(This message is part of a series on Romans titled "Based on a Promise, Called for a Purpose.")
16I am not ashamed of the gospel, because it is the power of God for the salvation of everyone who believes: first for the Jew, then for the Gentile. 17For in the gospel a righteousness from God is revealed, a righteousness that is by faith from first to last, just as it is written: “The righteous will live by faith.”
We’re at the beginning of a journey through parts of Paul’s letter to the Christians in 1st-century Rome. As I said last week, there are a few things for us to know as we try to understand this complicated letter.
The Roman church was really a network of homes and converted synagogues where people gathered to worship and learn and serve in Christ’s name. Remember that there were more than 50,000 Jews in Rome at that time, and that a significant number of them had converted to Christianity and were worshipping side-by-side with Gentile Christians from Rome and other parts of the Empire.
Paul was the ideal person to write this pastoral letter. Paul had been a devout Jew for most of his life. He was trained as a Pharisee under the most famous Pharisee scholar of them all, a man named Gamaliel, which I said last week was the equivalent of getting an Ivy League PhD in Jewish law. Saul calls himself a ‘Hebrew of Hebrews’, and even leads some of the early persecution of the Christian church.
But Saul becomes Paul when he meets Jesus on the road to Damascus, and everything changes for him. He takes his academic training, his ability to earn and raise money, and his passionate faith in Jesus Christ—he takes all of those into his new job—his new calling as one of the founders of the Christian church. It’s in that new role that Paul writes this crucial letter.
And so what was the point of Paul’s letter to the Romans?
Romans was written to convince one group of people that God could be trusted because of his faithfulness to another group of people.
Let me say that another way:
The letter to the Romans was written to convince the Gentile Christians in Rome that God could be trusted because he kept his promises to his Jewish covenant people.
It was also a reminder to the Jewish people that they hadn’t left their old faith behind for a new one, but that Christ was the completion of the faith they’d held all along.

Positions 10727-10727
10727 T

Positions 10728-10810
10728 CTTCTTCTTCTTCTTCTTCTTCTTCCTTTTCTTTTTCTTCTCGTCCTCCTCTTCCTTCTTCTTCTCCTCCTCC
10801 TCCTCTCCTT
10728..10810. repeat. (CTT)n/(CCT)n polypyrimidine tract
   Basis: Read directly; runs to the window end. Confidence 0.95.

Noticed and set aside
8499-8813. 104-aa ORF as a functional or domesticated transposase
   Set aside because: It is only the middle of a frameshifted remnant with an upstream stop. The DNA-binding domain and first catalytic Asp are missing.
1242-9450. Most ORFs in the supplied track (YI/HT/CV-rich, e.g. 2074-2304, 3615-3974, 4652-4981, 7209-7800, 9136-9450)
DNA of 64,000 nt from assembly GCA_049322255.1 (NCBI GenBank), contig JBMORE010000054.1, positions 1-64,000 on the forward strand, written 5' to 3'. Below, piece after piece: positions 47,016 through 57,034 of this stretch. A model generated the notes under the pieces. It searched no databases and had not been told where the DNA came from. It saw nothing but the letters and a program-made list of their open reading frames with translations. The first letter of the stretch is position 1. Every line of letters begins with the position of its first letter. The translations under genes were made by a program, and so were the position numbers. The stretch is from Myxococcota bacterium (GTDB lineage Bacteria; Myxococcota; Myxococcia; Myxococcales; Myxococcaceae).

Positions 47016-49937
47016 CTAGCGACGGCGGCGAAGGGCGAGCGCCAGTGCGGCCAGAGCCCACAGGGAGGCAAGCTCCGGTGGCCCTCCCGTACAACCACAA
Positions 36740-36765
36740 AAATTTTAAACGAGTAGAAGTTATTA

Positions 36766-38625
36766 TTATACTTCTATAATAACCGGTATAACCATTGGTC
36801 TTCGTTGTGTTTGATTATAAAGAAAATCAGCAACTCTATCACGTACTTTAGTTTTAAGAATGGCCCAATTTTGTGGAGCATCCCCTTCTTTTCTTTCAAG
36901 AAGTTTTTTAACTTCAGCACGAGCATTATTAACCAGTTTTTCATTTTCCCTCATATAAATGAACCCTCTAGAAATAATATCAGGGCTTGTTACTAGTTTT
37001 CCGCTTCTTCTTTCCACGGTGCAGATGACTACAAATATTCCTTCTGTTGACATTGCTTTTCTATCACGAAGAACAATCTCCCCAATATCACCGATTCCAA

It’s not really simple at all, but as we make our way through our text this morning, there are some things to notice about what Paul is teaching here.
First, the Gospel of Jesus Christ is rooted in the promises God made to the Jewish people.
Paul says in our text that the Gospel is “first for the Jew, then for the Gentile,” and the text ends with a quote from the prophet Habakkuk: “The righteous will live by faith.” Even in this short passage Paul is making the link between the Gospel of Jesus and the history of God’s relationship with the Jewish people.
Second, that Gospel, wherever it came from, is available to all people.
The Gospel is God’s “salvation for everyone who believes.” This is a key part of Paul’s ministry, and it also shapes the early history of the church. The Christian faith was born out of Judaism, but it was meant for everyone. Remember the promises we read last week and this morning that God made to Abram—that he would make him into a great nation with more descendants than he could count. All of that was meant for a purpose: “…and all the nations will be blessed through you.”
It’s the ministry of Jesus that becomes that blessing—it’s a blessing that comes through Jesus—through Judaism—and offers God’s redemption and reconciliation to the whole world
Finally we experience the full gift of the Gospel by faith alone.
“For in the Gospel a righteousness is revealed, a righteousness that is by faith from first to last.”
This is a tricky one, because it’s in this single sentence that Paul is trying to change the entire world view of his Jewish convert readers. They would have believed from birth that “righteousness”—being reconciled to God, came from following the Law and offering the right sacrifices. Here Paul is saying that the gift of connection to God is just that. It’s a gift that comes by faith alone, and not by anything we can do to earn it.